What's Wrong with This Picture?
About Appropriate Public Behavior
Marian T. Horvat, Ph.D.
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The Southern California Living section of the Los Angeles Times can still be astonishing in its capacity to report as extraordinary news what is obvious to any man or women with an ounce of good sense remaining. Let me give you an example from the front page of the July 30 Living section.
The article informs us that it is good to read to your children aged 5 and under. Based on a new government report, reading experts are instructing parents and family members to sit down and read to children. There is no need to comment on the banality of the conclusion, or the absurdity of relying on expensive studies and multi-degreed experts to point out the obvious. A fool in a gown is none the wiser, as the saying goes.
What seems a more interesting exercise is to analyze the picture that illustrated the article. In it, little Kristin "thumbs through" a book at a bookstore in a local shopping mall. She is presented as a role model for children who should become interested in books.
"Now what in the world could anyone find to criticize about this sweet little girl?” some readers must be thinking. This writer does not criticize the child, who indeed appears to be a sweet little girl, and even compliments her serious attention to the book she has chosen to examine for possible purchase.
What is worthy of critique are two general tendencies away from what used to be considered a proper way to behave in public that the picture displays. I use the word tendencies to refer to behavioral patterns that are beginning to develop in a certain way.
First, this little girl, even though she is young, shows a lack of proper respect for an item that does not belong to her. She is visiting a bookstore; she sees a book that appeals to her; she takes it from the shelf; she lays it on the dirty floor; then she props herself down beside it. Her arm, perhaps sticky or sullied from contact with other floors in other stores, is laid in proprietary fashion across the page. She seems to have no sense that the book is not communal property; it does not belong to her, and thus it should be treated with even more care than if she owned it.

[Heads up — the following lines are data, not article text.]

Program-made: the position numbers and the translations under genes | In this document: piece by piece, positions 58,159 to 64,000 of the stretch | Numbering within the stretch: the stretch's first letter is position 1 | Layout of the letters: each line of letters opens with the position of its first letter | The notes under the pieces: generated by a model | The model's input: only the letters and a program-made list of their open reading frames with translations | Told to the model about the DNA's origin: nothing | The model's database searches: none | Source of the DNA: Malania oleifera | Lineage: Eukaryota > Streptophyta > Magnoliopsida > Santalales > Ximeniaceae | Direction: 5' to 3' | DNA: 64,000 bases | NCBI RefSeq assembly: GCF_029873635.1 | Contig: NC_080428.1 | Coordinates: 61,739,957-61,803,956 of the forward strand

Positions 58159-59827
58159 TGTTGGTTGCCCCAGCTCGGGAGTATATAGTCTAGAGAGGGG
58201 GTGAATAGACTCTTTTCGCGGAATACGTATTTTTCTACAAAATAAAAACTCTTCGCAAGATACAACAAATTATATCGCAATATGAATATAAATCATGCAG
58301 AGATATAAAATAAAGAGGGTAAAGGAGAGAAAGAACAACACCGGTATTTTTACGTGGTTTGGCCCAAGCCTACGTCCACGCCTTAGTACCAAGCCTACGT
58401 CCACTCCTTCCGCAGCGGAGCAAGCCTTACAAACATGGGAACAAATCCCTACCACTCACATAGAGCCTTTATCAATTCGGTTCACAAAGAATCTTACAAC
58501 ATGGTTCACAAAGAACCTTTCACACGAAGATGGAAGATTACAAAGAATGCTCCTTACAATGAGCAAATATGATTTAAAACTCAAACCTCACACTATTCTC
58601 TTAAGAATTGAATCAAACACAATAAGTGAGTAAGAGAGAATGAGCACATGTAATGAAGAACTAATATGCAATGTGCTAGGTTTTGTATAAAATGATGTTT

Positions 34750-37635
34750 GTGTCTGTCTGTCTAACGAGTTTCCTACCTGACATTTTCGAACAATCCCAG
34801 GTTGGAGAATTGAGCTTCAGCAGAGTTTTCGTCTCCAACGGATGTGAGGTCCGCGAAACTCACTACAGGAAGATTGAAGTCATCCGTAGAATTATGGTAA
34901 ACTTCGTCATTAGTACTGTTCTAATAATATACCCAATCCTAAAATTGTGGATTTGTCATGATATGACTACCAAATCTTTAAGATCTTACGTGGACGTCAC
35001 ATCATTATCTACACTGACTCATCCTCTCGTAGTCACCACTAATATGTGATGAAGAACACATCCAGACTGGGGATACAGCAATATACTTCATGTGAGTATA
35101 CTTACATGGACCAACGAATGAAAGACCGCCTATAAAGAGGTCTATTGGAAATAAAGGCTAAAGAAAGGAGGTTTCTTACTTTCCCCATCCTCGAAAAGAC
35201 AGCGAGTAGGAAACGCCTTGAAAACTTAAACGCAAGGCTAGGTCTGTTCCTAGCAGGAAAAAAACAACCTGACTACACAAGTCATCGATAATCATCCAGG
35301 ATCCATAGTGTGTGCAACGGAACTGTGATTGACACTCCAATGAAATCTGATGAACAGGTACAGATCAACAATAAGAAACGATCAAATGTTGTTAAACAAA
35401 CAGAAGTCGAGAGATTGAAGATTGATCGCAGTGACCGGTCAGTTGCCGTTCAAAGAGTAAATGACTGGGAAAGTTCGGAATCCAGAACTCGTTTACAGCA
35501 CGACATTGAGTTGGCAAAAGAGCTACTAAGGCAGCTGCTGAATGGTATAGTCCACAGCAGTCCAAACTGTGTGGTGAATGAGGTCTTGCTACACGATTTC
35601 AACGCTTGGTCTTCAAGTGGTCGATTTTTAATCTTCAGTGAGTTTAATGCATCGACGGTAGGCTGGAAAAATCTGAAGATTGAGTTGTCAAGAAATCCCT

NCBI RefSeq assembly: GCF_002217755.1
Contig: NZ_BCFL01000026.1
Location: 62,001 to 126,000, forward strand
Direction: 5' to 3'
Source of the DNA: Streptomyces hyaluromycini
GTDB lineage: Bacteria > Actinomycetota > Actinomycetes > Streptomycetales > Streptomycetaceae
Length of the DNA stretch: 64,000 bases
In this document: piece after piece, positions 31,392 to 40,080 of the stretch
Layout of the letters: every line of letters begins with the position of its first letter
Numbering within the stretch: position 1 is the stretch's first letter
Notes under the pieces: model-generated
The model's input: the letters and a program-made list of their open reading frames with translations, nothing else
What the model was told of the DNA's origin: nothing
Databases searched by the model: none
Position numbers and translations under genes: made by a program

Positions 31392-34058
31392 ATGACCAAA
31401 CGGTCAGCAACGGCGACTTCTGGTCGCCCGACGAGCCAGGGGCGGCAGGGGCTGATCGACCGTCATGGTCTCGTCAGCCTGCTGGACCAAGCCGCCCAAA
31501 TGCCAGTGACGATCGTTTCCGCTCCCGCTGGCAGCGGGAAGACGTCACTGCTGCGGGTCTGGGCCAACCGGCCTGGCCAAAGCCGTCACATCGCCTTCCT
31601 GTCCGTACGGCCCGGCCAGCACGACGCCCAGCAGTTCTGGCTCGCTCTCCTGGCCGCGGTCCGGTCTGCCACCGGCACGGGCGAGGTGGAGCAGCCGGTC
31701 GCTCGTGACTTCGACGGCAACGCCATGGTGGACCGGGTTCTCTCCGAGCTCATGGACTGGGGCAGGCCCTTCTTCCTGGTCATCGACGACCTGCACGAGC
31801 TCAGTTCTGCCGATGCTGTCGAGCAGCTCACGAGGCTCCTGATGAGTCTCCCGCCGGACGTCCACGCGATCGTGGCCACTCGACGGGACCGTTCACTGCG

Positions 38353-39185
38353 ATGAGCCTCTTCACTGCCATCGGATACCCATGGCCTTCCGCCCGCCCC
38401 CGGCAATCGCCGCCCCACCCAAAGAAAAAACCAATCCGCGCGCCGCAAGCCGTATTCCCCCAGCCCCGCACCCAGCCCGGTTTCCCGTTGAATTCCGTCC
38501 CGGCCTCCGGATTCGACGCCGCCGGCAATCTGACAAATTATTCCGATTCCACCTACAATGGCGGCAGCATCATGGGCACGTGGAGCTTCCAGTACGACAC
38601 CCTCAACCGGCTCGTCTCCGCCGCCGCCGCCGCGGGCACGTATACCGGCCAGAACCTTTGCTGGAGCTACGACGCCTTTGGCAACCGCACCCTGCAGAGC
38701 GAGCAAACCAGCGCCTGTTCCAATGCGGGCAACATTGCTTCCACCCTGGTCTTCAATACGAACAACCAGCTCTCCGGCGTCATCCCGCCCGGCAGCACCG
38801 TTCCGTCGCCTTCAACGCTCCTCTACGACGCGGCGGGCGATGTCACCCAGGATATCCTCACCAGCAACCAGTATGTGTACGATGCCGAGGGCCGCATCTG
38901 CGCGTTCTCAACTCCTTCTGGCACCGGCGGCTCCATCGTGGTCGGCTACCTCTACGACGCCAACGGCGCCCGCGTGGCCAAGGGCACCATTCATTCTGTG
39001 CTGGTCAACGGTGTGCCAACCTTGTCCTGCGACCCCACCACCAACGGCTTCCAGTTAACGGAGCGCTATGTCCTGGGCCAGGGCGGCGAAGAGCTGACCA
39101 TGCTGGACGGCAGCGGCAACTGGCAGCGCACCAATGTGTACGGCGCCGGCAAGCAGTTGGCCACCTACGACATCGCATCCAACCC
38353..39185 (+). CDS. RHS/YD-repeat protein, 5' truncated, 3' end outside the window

One can't help but wonder where her parents are. Perhaps they are nearby, proudly smiling at their young daughter who likes to read. Perhaps they are watching the photographer pose their daughter for the picture. The fault in this case does not lie with Kristin, but with those who should be instilling her, young as she is, with a respect for public property.
The lack of respect for the property of others is becoming common and much more radical in many children than our quiet little girl in the bookstore, in whom one only observes the tendency. The action of numerous children today with regard to public property is strikingly abusive. Like Indians in tribes they assume that whatever they see is communal property. Whatever appeals to them they can treat as if it were their own. Many modern children – who are more than old enough to know better – heedlessly climb on and over chairs and sofas in waiting areas, open and experiment with toys on store shelves, impulsively pick up and play with whatever gadget attracts them. These are the children of the children of the Cultural Revolution, which dictated man or child be permitted to satisfy every impulse and whim the instant it is felt.
Second, the picture reveals a tendency toward the loss of the sense of what is appropriate public demeanor. This is a little girl who seems to have no sense of how to sit and conduct herself in public. Her private and public worlds and ways of behavior are one. How she sits in the liberty of the sand pile in her back yard is how she sits in a public upscale bookstore at the mall. She sprawls on the floor with all naturalness on the same floor where countless strangers with their dirty shoes have been walking. It seems no one has bothered to instruct her on a ladylike way to sit, especially for a photograph that will be published in the largest Los Angeles daily. Again, her actions are guided by impulse, not the discipline of a Christian civilization, and there is no one to correct her. Quite to the contrary, her picture is snapped as the model of a young child who likes to read.
At the end of the LA Times article, the reporter became optimistic in good old liberal style. Let parents read to their children and the children will become literate. Then, with increased literacy, the youths will leave the streets, eschew drugs, go to college, and become cultured citizens. It might have been a new Rousseau speaking. "It takes a generation to bring about a cultural shift," the article concluded.
I do not think giving this generation of children books to read will magically effect a cultural shift back toward Christian civilization. A child must also be taught Catholic morals and manners and instilled with a profound sense of appropriate behavior for both the public and the private spheres. If the spontaneous and naturalistic behavior celebrated by the Revolution of the '60s is not consciously rejected, we may indeed have children who can read, but not necessarily children who are civilized.
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